We applaud Judge Hellerstein’s comments with regard both to Huberfeld’s attorneys’ statements and if in agreement the statements of Bell when, as the Daily News states:
But Hellerstein called that argument “nonsense.” He held Seabrook, Rechnitz and Huberfeld jointly liable for the loss of the investment.
Hellerstein’s assessment of the absurdity of this argument speaks volumes.
Under legal regulatory guidelines a person who pedals an investment has a fiduciary duty to the investor, whether they know that investor or not. For a contrary argument to have even been raised highlights a lack of understanding of the SEC and the protections put in place to safeguard investments.
Were COBA to have been an ERISA fund, the fiduciary duty would have been greater. These were the livelihoods of people at stake, their futures and those of their children and grandchildren we placed at risk. And Murray Huberfeld knew it the moment he solicited the investment and bribed Norman Seabrook to transfer funds. The COBA investments and the fiduciary duty of Platinum’s partners and Norman Seabrook are the very foundation of investment policy. And they are no less legally bound.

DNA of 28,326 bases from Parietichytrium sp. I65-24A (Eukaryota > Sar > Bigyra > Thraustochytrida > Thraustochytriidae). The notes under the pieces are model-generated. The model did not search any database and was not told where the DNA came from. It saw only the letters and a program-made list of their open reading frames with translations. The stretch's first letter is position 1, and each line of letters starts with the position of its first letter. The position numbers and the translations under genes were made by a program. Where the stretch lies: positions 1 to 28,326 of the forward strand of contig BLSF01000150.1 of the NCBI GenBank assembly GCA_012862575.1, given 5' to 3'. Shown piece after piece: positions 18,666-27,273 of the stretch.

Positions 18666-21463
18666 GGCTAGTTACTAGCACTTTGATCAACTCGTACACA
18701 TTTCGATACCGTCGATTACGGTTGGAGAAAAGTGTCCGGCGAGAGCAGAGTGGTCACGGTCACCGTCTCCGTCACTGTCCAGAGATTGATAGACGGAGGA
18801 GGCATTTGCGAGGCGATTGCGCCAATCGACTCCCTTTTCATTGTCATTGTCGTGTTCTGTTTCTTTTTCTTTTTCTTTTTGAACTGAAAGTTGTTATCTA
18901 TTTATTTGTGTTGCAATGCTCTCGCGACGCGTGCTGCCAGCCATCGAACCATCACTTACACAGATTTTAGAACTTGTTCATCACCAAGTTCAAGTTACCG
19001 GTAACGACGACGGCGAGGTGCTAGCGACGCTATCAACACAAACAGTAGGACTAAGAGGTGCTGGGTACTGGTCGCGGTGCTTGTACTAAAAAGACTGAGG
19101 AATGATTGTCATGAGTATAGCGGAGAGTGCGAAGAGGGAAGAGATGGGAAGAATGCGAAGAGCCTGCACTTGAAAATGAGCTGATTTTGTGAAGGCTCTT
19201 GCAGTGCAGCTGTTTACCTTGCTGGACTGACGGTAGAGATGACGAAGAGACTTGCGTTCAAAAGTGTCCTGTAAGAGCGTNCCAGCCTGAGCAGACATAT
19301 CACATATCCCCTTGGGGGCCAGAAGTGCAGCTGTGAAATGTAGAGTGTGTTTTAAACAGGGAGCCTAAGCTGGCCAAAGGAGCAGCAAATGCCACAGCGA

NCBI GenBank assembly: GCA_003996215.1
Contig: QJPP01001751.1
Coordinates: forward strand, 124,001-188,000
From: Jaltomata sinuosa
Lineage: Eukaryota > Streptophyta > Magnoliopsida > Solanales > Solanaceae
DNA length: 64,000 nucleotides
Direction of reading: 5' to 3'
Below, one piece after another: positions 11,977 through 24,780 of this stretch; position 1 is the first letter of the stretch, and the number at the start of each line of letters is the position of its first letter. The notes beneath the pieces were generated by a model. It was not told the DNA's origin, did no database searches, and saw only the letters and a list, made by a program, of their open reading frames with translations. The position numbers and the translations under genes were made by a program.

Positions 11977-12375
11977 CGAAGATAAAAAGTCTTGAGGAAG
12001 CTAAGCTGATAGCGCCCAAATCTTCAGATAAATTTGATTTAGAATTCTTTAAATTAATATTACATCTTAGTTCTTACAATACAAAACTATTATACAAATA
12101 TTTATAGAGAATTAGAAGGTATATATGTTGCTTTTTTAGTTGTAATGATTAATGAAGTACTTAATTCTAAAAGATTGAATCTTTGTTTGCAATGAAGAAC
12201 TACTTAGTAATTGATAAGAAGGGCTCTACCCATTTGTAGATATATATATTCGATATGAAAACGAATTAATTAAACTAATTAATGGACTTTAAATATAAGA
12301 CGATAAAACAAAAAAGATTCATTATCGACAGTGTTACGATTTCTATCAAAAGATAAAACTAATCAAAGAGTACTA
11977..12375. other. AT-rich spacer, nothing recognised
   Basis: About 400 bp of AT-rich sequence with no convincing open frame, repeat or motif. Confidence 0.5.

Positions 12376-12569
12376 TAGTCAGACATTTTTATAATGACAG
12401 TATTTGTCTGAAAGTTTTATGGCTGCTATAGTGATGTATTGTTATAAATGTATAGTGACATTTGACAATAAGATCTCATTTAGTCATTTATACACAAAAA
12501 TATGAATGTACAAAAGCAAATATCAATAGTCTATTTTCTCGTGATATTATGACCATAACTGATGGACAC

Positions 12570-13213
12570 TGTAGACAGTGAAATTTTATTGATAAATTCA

The bribery and fraud underlying the loss of those investments was criminal. It lacked moral boundaries, put the foundation of the US financial system at risk and raises questions regarding the safeguards in place for investors.
Assistant US Attorney Martin Bell’s comments, if not taken out of context in the various new articles, increases the magnitude of the risks that Huberfeld and those like him pose to investors, if appropriate punishments are not levied.
A hedge fund founder from Lawrence who was part of a scheme to bribe the leader of New York City’s correction officers union to invest $20 million in his firm was sentenced to 30 months in prison Tuesday, officials said. His attorney vowed to appeal the term.